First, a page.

New Wiltshire book raises funds for Wiltshire Community Foundation

A NEW book that shines a light on some of Wiltshire’s little-known stories, culture and traditions is giving back to the county.

Deepest Wiltshire, which is packed with interviews, stories and stunning pictures, is  raising money for the Wiltshire Community Foundation, SSAFA Wiltshire and the Wiltshire Air Ambulance.

The hardback book, now available to buy, has been written by journalists Fanny Charles and Gay Pirrie-Weir after almost eight months of travelling hundreds of miles around the county. It was launched at a glittering party held at Devizes Town Hall.

The book has been underwritten by Lord Rothermere’s Rothermere Foundation and follows a similar volume about Dorset two years ago.

The hardback book is part almanack, travel guide, recipe book and history tome with some social, artistic and cultural reference as well.

The book’s seven chapters look at how industry, the military, art, farming and technological development have shaped the county through stories of interesting personalities as well as historic events, quirky tales and fascinating facts.

Craftsmen and women, food producers, including cheesemaker Ceri Cryer of Brinkworth, historians and artists all feature.

Then there is a section devoted to Darkest Wiltshire – a collection of stories that reflect on some of the less savoury incidents including murder, highway robbery and brutal punishment.

The authors, who live on the Somerset/Wiltshire border, spent hours researching the county.

Said Ms Charles: “We both knew Salisbury well and Devizes from childhood visits, but Swindon was not somewhere we knew anything about. I knew Malmesbury well, but Gay had never been there, and we have both completely fallen in love with it.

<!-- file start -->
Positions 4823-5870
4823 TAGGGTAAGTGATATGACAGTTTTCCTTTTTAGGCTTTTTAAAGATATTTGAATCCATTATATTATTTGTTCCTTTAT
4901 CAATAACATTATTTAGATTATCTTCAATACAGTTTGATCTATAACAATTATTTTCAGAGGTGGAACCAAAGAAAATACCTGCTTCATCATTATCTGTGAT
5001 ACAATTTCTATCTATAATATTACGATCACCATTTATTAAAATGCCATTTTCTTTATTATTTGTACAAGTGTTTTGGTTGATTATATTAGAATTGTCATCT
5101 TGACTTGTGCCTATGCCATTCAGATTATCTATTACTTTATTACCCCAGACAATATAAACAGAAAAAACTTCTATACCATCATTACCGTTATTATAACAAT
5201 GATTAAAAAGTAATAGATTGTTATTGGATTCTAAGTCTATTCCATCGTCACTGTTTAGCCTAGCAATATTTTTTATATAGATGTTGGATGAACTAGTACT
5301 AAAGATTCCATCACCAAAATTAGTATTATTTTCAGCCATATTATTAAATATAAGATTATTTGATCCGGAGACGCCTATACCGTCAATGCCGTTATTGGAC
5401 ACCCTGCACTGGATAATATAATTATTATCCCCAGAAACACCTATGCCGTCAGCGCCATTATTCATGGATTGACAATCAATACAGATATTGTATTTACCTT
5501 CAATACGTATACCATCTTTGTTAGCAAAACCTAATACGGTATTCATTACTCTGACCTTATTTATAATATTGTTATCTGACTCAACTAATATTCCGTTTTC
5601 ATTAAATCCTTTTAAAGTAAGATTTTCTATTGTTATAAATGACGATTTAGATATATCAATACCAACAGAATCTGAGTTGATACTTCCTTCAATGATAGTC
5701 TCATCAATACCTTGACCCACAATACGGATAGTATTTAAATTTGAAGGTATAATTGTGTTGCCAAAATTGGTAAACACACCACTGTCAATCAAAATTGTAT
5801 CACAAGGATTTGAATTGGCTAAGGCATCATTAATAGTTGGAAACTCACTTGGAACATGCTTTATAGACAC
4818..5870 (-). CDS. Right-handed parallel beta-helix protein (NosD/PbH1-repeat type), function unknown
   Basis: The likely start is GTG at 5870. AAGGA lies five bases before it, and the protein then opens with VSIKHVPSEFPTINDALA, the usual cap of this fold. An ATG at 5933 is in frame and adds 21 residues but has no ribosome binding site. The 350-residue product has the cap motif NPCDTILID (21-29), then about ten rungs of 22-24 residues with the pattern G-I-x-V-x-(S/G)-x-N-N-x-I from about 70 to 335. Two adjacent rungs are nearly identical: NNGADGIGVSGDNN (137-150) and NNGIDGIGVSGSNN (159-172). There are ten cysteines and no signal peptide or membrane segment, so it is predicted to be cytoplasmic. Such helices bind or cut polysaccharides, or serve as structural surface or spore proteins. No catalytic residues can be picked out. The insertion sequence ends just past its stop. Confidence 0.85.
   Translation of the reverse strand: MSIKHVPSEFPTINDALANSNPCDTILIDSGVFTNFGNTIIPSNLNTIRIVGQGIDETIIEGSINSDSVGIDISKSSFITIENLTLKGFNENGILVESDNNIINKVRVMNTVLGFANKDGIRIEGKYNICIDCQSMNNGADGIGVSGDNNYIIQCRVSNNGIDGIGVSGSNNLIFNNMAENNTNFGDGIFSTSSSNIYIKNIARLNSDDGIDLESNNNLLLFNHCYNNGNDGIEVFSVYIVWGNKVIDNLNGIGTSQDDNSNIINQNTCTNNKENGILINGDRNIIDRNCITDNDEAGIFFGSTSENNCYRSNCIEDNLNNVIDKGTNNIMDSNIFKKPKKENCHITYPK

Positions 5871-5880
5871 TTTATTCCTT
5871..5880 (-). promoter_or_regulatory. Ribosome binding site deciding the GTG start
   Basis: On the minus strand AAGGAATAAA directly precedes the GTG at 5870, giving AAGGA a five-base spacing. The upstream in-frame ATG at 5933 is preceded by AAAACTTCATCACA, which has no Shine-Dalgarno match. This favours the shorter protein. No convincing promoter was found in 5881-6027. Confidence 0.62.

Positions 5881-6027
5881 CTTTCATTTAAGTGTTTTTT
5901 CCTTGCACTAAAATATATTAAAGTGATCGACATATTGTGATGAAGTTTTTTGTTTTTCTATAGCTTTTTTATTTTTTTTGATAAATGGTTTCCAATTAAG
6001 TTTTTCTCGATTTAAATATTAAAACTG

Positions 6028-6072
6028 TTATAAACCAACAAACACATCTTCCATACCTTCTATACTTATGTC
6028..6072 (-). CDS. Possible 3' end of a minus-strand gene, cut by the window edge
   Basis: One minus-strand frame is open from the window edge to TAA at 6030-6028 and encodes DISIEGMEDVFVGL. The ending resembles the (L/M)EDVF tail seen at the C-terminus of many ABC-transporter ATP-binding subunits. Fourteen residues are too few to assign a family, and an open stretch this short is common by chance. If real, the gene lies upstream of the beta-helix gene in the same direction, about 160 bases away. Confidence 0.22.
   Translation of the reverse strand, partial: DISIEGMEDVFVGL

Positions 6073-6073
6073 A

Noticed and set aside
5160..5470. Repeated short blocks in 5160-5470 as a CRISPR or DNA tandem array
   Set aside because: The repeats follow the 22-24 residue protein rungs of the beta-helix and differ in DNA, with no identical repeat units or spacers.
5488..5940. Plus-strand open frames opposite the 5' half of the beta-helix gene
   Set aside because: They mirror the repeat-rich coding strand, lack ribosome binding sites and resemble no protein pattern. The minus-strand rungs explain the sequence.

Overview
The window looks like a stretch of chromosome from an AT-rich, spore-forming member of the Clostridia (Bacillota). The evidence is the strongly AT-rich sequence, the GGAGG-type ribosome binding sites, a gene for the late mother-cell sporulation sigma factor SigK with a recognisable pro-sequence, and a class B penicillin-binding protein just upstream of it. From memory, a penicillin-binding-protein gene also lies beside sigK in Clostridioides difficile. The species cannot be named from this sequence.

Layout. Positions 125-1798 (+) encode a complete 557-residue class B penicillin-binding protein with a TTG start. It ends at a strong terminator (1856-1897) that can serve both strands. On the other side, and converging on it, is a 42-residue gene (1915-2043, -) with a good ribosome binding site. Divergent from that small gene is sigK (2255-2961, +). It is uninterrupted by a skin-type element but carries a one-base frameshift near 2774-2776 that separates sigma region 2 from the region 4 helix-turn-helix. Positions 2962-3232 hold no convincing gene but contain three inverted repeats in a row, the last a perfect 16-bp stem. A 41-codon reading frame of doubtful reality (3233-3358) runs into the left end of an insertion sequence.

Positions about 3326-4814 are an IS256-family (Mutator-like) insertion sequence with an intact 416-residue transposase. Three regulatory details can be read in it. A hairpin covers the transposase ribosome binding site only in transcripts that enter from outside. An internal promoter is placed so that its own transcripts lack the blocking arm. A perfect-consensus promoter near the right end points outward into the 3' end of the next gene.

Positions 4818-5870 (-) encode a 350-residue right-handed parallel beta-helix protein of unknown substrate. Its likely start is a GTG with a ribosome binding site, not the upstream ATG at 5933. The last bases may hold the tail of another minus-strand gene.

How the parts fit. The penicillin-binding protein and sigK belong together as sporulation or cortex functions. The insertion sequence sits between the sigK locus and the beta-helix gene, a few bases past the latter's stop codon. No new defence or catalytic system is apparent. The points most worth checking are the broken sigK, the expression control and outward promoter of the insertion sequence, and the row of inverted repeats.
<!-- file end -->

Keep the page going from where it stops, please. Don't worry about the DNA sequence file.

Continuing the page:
“We have really enjoyed discovering the rest of the county.”

They set out each day with a location in mind but often veered off course, attracted by a landmark or interesting building that prompted further investigation and often led to a story.

One such detour led to a fascinating discovery near Corsham. Said Ms Charles: “We spotted an unusual building by the side of the road and stopped to investigate. It turned out it is called Monks Chapel and it is the oldest surviving, continuously used, Five Mile Chapel in the country.”

Five Mile Chapels were introduced during Charles II’s reign in 1662 when anyone preaching anything other than approved Anglican doctrine were banned from doing so within five miles of a market town, in this case Chippenham.

“We always knew where we were going and who our principal interviewee of the day would be, but we found other wonderful stories along the way,” said Ms Charles.

There are several personal pieces written by personalities, about what the county means to them. There is one by actor Nigel Havers, whose inclusion only came about by accident.

Ms Pirrie-Weir said: “We were in The Bell in Ramsbury when our dog Pippin broke free from his lead and jumped up at a man. It was only when I went to get him back that I realised it was Nigel Havers. Until then I didn’t know he lived in Wiltshire.”

The announcement of Honda’s closure in Swindon in 2021 caused a hasty rewrite from the other side of the world of one section about industry in Swindon.

“I was away in Sacramento and saw the news about Honda but the book was already at the printers,” said Ms Pirrie-Weir.

“It meant having to rewrite it hastily, but we couldn’t let the book go as it was.”

All through the book are similar human stories that bring Swindon and Wiltshire’s history vividly to life.

Ms Pirrie-Weir  said: “In a way the book has turned into a sort of a love letter to Wiltshire, because we have been amazed at the stories we found and fascinated by them.”

Deepest Wiltshire is published by Deepest Books, priced £25, on March 28 and is available at bookshops, farms shops, galleries and many other places. For details of where to find the book click here.